01 Mar 2019
Peter Yallouros is immensely proud of his Greek heritage. He is one of Phnom Penh’s few Greek residents, and the owner of one of only a handful of Greek restaurants in the Kingdom, along with his Cambodian wife Him Sokra.
“We try to serve authentic Greek food in an authentic Greek atmosphere, where a sense of liveliness and chaos are the prevailing feeling."
“We get to know most of our customers personally and we love cooking while attending to our children in true Greek fashion. Family is the most important things for us. We are all together here in this venture,” he says.
But Yallouros didn’t always consider himself as so boldly Hellenic. It wasn’t until he married his first wife, a Greek woman from Athens, that he reconnected with his roots.
“I consider myself British-Greek. I was born in London to Greek-Cypriot parents, but I grew up with typical British values and ideals. I only rediscovered my Greekness after I got married to Anastasia, who was from Athens in Greece."
“The result of this union, which lasted 23 years, was two excellent and wonderful young boys who are now 36 and 34 and living in Athens and Nicosia respectively,” the 61-year-old recalls.
Diagnosed with angina in his 40s and his marriage later falling apart, he was ready to give up on life in the West by the time the world economic crash hit in 2008, leaving him struggling to get by in Britain.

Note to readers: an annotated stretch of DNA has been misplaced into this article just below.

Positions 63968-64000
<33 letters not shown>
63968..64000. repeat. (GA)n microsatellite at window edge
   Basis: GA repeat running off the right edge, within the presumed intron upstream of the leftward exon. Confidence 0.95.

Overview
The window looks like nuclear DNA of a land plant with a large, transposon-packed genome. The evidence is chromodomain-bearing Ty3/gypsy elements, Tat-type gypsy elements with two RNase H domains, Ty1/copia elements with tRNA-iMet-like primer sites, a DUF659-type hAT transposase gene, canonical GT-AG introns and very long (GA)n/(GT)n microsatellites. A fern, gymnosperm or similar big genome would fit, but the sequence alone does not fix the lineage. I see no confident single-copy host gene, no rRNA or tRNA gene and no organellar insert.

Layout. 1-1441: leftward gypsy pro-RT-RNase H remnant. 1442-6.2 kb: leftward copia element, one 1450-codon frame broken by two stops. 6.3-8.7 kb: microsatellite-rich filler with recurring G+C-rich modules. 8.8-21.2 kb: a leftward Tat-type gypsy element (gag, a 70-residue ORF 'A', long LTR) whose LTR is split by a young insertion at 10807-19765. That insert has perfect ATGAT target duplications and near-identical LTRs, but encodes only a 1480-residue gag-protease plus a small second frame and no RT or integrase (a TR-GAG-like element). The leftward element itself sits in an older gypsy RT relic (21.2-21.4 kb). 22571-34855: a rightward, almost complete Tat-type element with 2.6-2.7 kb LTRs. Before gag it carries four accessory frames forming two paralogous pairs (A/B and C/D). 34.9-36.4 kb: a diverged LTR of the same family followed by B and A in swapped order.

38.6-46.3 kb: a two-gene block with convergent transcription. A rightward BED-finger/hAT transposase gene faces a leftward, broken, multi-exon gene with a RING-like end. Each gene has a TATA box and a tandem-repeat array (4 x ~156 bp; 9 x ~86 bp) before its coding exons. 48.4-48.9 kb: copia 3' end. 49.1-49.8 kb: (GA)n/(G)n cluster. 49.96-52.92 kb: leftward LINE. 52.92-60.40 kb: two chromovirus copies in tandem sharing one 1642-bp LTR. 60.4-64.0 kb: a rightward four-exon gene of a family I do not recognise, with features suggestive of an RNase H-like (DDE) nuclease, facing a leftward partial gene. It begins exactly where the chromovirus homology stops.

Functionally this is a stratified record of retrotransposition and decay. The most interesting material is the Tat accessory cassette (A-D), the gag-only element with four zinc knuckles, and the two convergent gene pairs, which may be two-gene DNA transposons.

“I had enough of the West and I was ready to give up again, I travelled to Asia. First in Malaysia and then in Thailand. Cambodia was never really in my thoughts,” says Yallouros.
But in 2010, he met his current wife Sokra – who goes by the name Sarah – while he was trying to catch a bus between Phnom Penh and Thailand. They got married in 2011 and have two daughters six-year-old Apsara and four-year-old Chantrea.
“I started to teach English as a foreign language to support my family while Sarah started a higher education course at CamEd as an ACCA student (an accountancy qualification), while at the same time bringing up the girls.
“In London I always wanted a coffee shop, so when the opportunity arose in 2015 we bought and started ApCha Cafe. The name’s a combination of our girl’s names,” he says.
The cafe proved unsuccessful in its current iteration, so faced with the decision to close it down or adapt, he decided to change it to Greek cuisine after seeing a lack of Greek restaurants in the capital. And the Greek Souvlaki Restaurant was born.
With business picking up – customers loved the fresh, healthy ingredients that are customary in Greek food, says Yallouros – they then decided to move to Russian market six months ago, an area with a higher degree of Western residents more familiar with Greek cuisine.
According to Sarah, Greek cuisine is well known to Westerners, but it is not so well-known among Cambodians. This is something she hopes will change.